Tracing widespread Early Miocene ignimbrite eruptions and petrogenesis at the onset of the Carpathian-Pannonian Region silicic volcanism

Brlek, Mihovil; Tapster, Simon Richard; Schindlbeck-Belo, Julie; Gaynor, Sean P.; Kutterolf, Steffen; Hauff, Folkmar; Georgiev, Svetoslav V.; Trinajstić, Nina; Šuica, Sanja; Brčić, Vlatko; Wang, Kuo-Lung; Lee, Hao-Yang; Beier, Christoph; Abersteiner, Adam B.; Mišur, Ivan; Peytcheva, Irena; Kukoč, Duje; Németh, Bianka; Trajanova, Mirka; Balen, Dražen; Guillong, Marcel; Szymanowski, Dawid; Lukács, Réka. 2023 Tracing widespread Early Miocene ignimbrite eruptions and petrogenesis at the onset of the Carpathian-Pannonian Region silicic volcanism. Gondwana Research, 116. 40-60.

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The Carpathian-Pannonian Region (CPR) hosted some of the largest silicic volcanic eruptions in Europe during the Early and Middle Miocene, contemporaneously with major lithospheric thinning of the Pannonian Basin. This was recorded as an ignimbrite flare-up event from approximately 18.1–14.4 Ma. To gain in-depth perspectives on the eruption chronology, tephrostratigraphy, and petrogenesis at the onset of CPR silicic volcanism, we applied a multi-proxy approach to Lower Miocene rhyolitic ignimbrites and pyroclastic fall deposits from the northern CPR to the Dinaride Lake System. High-precision zircon U-Pb geochronology distinguished two Lower Miocene groups of volcaniclastic rocks at ∼ 18.1 Ma and ∼ 17.3 Ma. Based on combined tephrostratigraphic signatures we propose that the ∼ 18.1 Ma Kalnik and ∼ 17.3 Ma Eger eruptions produced widespread (intermediate to) large caldera-forming massive rhyolitic ignimbrites, deposited across northern and southwestern regions of the CPR. Due to easterly winds that carried volcanic ash hundreds of kilometers to the southwest, Eger eruption products also reached distal intra-montane Dinaride lacustrine basins, recorded as pyroclastic fall deposits. Heterogeneous major and trace elemental compositions of ∼ 18.1 Ma volcanic glass shards suggest that the Kalnik eruption was sourced from complex silicic magmatic systems, with simultaneous tapping of two discrete melt bodies during the eruption. The homogeneous geochemical composition of ∼ 17.3 Ma glasses is distinct from the older glasses. Integrated zircon and bulk glass Nd-Hf isotope compositions have a positive correlation, defining a regional mantle array, and are more radiogenic in the younger phase of volcanism. The recorded systematic isotopic change, moving from older more crustal signatures to younger more juvenile compositions, imply that during the period of lithospheric thinning of the Pannonian Basin the region underwent more complex variations in the interaction between metasomatized lithospheric mantle-derived magmas and various crustal components than previously recognized.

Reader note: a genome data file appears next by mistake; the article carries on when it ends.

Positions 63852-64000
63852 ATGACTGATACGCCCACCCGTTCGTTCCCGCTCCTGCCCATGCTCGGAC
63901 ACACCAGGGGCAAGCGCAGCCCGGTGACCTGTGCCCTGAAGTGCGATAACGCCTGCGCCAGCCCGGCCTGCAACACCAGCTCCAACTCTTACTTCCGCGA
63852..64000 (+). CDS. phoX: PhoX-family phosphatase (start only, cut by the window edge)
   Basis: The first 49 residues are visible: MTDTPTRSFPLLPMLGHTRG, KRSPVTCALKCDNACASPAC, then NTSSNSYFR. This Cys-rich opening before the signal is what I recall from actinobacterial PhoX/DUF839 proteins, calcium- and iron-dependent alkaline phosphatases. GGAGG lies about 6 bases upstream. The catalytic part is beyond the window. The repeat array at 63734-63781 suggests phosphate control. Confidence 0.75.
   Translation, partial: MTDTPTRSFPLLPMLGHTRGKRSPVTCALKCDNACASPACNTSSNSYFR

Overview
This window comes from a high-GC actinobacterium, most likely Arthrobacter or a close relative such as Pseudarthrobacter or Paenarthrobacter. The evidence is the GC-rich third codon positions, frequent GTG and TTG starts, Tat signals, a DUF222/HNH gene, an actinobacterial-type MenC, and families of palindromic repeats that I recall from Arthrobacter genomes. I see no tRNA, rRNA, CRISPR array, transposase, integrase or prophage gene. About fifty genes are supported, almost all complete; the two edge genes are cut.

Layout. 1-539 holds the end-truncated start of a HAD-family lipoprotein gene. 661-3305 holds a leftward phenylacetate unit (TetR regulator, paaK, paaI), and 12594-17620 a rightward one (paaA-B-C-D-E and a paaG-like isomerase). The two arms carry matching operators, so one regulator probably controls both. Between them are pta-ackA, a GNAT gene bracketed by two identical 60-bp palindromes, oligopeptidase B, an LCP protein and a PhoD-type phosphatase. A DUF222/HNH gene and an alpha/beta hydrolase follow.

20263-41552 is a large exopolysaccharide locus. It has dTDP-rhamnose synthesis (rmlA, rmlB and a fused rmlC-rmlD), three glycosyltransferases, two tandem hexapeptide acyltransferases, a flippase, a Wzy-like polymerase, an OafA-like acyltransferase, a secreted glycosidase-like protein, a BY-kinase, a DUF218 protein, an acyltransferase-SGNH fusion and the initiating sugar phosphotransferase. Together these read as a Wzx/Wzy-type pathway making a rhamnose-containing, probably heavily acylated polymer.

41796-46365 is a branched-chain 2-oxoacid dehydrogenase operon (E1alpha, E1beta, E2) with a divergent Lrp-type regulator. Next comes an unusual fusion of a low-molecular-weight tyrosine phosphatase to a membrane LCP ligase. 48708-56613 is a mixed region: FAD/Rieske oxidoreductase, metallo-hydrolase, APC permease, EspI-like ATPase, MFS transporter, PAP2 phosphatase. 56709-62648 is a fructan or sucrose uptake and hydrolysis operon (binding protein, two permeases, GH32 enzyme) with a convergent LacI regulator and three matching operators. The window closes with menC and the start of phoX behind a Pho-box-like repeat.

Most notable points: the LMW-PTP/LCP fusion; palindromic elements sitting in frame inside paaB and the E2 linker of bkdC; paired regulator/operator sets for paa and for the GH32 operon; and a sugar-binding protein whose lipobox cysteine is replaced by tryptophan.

Item Type: Publication - Article
Digital Object Identifier (DOI):
ISSN: 1342937X
Date made live: 30 Jan 2023 14:32 +0 (UTC)

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